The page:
Friday, September 10, 2021

The First Folk of the Wilderness

This is a follow-up to this post.

The First Folk were the earliest inhabitants of the Western Lands, that is certain. Their tradition holds that all people emerged from the navel of the Earth, somewhere in the far west, but that they, the Children of the Dawn, were specially loved by the gods who taught them their secrets, which the first Folks used to found the earliest civilizations in the world in the Eastern Lands.

Some human scriptures teach that the First Folk are the hybrid children of rebellious greater spirits, sometimes falsely called gods, and humans. They cite the Great Flood as the True God's punishment for the iniquities of the First Folk and their parents. This religious condemnation did not stop human tribes from studying under the First Folk and learning their craft and science. Of course, these humans, too, committed the same sins in the eyes of God, perhaps, for was not their island home destroyed in a cataclysm for their wickedness?

After the Flood, the surviving First Folk lords and their people returned to the shores of the Western Lands. There they found members of their own race, fallen in their own reckoning, living primitively in the endless forests. They sometimes met these kinsfolk in peace, sometimes in violence. They raised new cities, though perhaps not as glorious as those in the East. The barrows and ruins of these people are still found, though in the end a strange fall overcame them, so that they were only a shadow by the time the first humans came West. 

These human tribes sometimes warred with the surviving First Folk from the East, but over time became beloved of the the First Folk of the woodlands. Later human tribes would not be so receptive to the First Folk ways.

The Folk of Forests have receded ever further as human civilization has encroached upon the dark wood beyond the mountains. It is wise for travelers to abide by their rules and attempt to placate them, however, as they have be known to punish those who do not respect their ways.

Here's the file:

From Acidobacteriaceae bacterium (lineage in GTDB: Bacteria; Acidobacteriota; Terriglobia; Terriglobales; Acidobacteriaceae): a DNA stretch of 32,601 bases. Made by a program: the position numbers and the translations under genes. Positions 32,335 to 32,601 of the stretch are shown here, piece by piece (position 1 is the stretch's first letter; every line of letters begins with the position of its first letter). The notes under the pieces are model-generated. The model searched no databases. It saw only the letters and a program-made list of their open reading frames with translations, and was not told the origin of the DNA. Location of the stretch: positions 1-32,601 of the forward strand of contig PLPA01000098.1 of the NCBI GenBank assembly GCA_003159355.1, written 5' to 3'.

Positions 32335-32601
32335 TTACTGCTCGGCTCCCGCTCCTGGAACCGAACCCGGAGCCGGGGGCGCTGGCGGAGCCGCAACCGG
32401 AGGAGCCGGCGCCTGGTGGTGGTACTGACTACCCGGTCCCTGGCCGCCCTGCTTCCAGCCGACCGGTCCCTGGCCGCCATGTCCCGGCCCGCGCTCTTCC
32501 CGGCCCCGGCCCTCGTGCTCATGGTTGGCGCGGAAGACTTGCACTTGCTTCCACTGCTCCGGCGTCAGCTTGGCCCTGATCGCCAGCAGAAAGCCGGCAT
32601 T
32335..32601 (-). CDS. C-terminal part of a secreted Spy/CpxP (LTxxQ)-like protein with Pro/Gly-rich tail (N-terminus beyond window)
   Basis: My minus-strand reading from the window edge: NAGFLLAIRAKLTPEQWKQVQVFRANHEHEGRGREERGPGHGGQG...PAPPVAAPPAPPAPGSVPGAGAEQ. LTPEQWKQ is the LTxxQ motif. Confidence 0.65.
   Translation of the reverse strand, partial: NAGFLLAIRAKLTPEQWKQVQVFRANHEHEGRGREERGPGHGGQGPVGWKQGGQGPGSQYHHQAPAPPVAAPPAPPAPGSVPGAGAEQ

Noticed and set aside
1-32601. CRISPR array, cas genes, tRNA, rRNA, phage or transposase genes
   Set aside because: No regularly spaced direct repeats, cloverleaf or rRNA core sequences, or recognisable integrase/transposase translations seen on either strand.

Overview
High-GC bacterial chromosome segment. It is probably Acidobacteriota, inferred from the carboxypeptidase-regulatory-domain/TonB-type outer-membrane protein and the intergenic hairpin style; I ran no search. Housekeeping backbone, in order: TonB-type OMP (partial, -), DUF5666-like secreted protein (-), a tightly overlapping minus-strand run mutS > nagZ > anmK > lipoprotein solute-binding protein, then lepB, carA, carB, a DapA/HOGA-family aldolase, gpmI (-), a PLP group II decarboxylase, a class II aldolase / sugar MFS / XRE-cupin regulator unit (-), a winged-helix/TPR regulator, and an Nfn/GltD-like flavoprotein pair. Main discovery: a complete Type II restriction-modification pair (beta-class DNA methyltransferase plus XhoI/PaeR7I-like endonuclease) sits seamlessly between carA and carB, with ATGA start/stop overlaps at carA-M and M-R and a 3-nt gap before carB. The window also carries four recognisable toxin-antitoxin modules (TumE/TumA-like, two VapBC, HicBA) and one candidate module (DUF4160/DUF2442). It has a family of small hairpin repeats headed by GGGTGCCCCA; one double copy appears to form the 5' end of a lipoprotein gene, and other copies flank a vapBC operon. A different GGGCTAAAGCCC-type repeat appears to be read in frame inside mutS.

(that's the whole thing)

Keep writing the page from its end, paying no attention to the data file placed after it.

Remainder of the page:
The First Folk of the east were taller (perhaps as tall as 8 feet, with some of the ruling class of the great kingdoms of the East even taller) and in general, considered more beautiful than humans. Their lifespans were exceedingly long--before the Deluge they were immortal--and their physical capabilities exceeded those of man. Their eyes and sometimes their faces, were said to have a subtle radiance about them, perhaps a suggestion of their Celestial heritage. The Folk of the Forest are not as tall, and often more angular, but still strangely beautiful, possessed of a glamor, it is said.


The_Myth said...

A mix of Elf, Sidhe, and Nephilim.


Jack Tremain said...

"imagining the equivalent for the american frontier to what tolkien did with medieval europe"

I am working in something that is pretty much this concept (though of course we might have very different visions about it, Im not even american) and I hope you dont mind If I use your words to explain it, it seemed to me a very clever way to describe it.

Do you think that colonization is intrinsecal to the setting? Without it, it is difficult to explain how one part of the world is highly civilized while other is more connected to nature, without them having merged naturally.

I think that a good answer is using very harsh lands that are hard to "civilize", but that trained or native peoples can adapt to, if they spend enough time understanding it and devoting their lives to it, or, as in the case of your post entry, making them superior physically to the common humans.

Trey said...

I think something that could be reasonably called "colonization" or at least "conquest" is a part of the setting, but I think it's more of a pre-modern version of those. There is either no (or much less) of an attempt to assimilate or obliterate the native cultures of the less technologically advanced folks involved.